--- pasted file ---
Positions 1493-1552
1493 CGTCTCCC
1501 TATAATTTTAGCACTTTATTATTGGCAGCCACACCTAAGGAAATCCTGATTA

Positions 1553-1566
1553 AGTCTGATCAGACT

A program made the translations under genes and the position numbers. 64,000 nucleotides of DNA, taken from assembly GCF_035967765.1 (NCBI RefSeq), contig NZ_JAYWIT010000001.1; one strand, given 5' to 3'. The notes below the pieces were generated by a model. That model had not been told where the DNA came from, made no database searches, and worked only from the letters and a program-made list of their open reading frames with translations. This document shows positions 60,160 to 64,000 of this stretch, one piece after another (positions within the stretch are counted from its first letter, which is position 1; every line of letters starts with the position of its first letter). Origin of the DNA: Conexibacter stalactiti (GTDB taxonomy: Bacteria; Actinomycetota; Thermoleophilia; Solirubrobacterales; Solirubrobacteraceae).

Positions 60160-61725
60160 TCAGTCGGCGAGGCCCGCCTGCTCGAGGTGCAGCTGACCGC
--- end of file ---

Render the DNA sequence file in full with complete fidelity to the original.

Positions 1493-1552
1493 CGTCTCCC
1501 TATAATTTTAGCACTTTATTATTGGCAGCCACACCTAAGGAAATCCTGATTA

Positions 1553-1566
1553 AGTCTGATCAGACT

A program made the translations under genes and the position numbers. 64,000 nucleotides of DNA, taken from assembly GCF_035967765.1 (NCBI RefSeq), contig NZ_JAYWIT010000001.1; one strand, given 5' to 3'. The notes below the pieces were generated by a model. That model had not been told where the DNA came from, made no database searches, and worked only from the letters and a program-made list of their open reading frames with translations. This document shows positions 60,160 to 64,000 of this stretch, one piece after another (positions within the stretch are counted from its first letter, which is position 1; every line of letters starts with the position of its first letter). Origin of the DNA: Conexibacter stalactiti (GTDB taxonomy: Bacteria; Actinomycetota; Thermoleophilia; Solirubrobacterales; Solirubrobacteraceae).

Positions 60160-61725
60160 TCAGTCGGCGAGGCCCGCCTGCTCGAGGTGCAGCTGACCGC